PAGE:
THE TURN OF THE SCREW
Sarah Grose -
Dr Fisher -
Written by -
Directed by -
OTHER GHOST STORIES
Review - First transmitted 30th December 2009
Ann is a young woman whose first job as a governess takes her to a big country house where she is to look after two children, wards of an uncaring uncle that Ann rather takes a shine to despite his obvious raffish behaviour. At the house, she starts to hear strange noises, see strange faces at the window and notice that the children are behaving strangely, though they and the staff deny that anything untoward is happening. And then Ann hears about the previous governess and the Gamekeeper.
Henry James' classic ghost story is a truly gothic tale in that it mixes up all the usual horror themes of the time; corruption of youth, sexual awakenings, the supernatural and death. It's heavy on atmosphere, but light on actual events and so any successful adaptation has to play on that atmosphere, on the faces half-glimpsed, the figure half-seen moments for their effect.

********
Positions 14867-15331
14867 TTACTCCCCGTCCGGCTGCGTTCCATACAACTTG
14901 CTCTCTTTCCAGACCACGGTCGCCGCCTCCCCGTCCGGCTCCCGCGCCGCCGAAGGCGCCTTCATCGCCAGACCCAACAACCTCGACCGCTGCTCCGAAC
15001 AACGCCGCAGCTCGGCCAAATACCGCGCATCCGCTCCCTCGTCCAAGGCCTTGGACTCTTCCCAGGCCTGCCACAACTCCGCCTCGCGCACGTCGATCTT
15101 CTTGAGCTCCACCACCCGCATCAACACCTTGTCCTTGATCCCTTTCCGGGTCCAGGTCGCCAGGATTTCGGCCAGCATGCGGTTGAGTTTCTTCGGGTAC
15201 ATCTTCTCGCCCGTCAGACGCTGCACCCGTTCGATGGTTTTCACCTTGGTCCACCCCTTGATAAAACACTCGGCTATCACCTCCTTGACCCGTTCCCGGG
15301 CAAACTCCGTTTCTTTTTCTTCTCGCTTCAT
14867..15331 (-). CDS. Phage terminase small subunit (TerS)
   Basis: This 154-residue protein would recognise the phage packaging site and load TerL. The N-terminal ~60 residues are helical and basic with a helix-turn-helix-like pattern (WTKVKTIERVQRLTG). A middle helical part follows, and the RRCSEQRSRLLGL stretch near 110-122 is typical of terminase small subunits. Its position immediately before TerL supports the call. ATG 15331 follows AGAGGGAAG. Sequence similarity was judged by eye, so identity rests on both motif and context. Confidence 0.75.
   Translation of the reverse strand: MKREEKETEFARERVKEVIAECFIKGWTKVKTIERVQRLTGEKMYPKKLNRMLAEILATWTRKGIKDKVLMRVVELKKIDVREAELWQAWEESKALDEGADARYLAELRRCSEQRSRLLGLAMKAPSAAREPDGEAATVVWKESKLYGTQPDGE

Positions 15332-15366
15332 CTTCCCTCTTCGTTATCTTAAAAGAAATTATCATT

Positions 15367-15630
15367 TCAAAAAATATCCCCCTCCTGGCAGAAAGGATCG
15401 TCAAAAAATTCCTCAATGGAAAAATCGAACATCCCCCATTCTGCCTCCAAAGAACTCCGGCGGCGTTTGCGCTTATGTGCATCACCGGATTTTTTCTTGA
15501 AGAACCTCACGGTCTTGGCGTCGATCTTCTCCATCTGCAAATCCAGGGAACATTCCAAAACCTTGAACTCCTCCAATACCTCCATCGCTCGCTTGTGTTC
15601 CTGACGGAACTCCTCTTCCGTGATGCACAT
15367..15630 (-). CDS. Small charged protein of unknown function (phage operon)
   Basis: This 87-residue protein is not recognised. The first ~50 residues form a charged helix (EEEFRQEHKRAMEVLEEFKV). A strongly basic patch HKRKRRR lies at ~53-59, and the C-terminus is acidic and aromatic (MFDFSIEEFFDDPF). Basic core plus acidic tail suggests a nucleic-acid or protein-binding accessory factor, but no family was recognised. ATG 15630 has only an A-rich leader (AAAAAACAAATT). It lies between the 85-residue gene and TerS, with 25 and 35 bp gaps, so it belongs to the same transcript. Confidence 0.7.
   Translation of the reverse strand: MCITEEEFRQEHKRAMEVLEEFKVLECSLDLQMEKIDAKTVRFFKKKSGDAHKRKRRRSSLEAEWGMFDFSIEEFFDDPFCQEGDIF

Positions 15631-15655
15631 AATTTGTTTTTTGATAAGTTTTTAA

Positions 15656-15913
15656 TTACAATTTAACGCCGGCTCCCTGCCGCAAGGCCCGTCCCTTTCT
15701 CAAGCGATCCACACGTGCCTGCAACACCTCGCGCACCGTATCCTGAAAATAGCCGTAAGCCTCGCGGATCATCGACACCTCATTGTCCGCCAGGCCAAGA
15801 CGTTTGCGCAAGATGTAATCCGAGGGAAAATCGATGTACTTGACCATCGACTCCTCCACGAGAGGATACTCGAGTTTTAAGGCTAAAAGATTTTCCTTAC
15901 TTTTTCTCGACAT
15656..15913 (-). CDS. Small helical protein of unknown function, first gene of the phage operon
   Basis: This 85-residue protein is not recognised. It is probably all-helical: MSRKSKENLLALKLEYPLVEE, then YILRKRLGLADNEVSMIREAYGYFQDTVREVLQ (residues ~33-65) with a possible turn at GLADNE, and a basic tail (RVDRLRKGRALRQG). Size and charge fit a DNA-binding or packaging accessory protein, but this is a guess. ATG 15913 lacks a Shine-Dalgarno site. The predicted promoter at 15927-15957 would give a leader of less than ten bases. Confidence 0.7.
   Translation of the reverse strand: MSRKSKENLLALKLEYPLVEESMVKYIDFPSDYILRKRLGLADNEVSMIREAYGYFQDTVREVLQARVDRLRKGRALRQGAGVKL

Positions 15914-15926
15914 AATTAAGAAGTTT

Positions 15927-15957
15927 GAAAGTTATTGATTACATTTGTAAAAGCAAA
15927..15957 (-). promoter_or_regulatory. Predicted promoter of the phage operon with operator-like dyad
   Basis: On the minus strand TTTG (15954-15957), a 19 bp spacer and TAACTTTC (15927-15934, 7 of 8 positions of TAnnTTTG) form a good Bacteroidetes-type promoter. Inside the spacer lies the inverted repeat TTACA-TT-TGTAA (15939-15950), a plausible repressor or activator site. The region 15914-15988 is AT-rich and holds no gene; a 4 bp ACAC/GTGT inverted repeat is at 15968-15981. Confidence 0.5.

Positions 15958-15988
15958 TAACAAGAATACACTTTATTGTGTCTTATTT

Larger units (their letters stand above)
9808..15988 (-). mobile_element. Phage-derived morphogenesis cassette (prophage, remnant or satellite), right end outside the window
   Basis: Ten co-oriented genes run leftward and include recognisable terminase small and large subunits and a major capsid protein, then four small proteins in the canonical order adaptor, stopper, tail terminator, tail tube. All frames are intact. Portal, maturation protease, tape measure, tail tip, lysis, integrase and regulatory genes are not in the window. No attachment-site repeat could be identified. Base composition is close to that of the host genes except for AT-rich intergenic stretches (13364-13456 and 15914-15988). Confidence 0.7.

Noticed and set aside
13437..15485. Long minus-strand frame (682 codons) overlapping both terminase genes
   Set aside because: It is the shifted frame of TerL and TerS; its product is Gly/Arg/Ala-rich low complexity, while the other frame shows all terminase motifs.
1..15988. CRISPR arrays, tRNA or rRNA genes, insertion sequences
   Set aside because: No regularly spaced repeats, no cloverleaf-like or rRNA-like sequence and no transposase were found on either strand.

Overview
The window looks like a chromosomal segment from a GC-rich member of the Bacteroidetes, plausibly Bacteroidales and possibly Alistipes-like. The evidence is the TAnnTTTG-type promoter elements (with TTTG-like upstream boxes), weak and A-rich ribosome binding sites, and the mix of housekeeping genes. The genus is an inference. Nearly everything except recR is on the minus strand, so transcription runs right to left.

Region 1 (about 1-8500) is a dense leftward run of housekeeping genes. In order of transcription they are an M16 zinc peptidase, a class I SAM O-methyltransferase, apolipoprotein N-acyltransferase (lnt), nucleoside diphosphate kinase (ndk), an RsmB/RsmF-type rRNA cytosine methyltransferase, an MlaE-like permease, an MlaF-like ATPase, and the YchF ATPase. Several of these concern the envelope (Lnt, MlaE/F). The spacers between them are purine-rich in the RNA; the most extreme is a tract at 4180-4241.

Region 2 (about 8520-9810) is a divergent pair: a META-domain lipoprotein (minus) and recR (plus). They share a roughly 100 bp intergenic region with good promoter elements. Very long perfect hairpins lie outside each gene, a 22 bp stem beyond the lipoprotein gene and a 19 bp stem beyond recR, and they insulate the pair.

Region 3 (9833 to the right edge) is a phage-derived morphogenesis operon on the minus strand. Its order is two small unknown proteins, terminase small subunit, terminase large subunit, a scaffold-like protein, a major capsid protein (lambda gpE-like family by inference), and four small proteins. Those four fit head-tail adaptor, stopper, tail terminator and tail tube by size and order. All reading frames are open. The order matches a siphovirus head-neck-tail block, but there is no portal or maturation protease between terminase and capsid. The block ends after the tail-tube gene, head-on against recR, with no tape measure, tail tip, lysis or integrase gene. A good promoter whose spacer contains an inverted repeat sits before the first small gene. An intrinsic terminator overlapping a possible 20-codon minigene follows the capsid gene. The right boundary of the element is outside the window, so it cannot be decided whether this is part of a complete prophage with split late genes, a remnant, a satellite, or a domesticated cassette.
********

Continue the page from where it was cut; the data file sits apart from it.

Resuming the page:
Any dramatisation of the tale is going to be measured up alongside the peerless 1961 film THE INNOCENTS. Michelle Dockery is no Deborah Kerr as the governess, but she does have the innocence and youth to bring out the themes of sexual awakening. Unfortunately, neither script nor direction manage to capitalise on that fact. Nor do the essential creepy moments manage to get through the welter of glorious summer photography that seems intent on creating a holiday postcard than a christmas creepfest. We know that something bad is going to happen, but mainly only because we are told that in the framing device that is the therapy session.
The children too are critical to the success of the story and the two here are just not up to the job of being scary. Kids are quite often the creepiest thing going, but these struggle to raise any sort of frisson, but then they aren't given much to do and so can't do much.
Christmas really is the time for a good ghost story. Unfortunately, this doesn't prove to be it.Top
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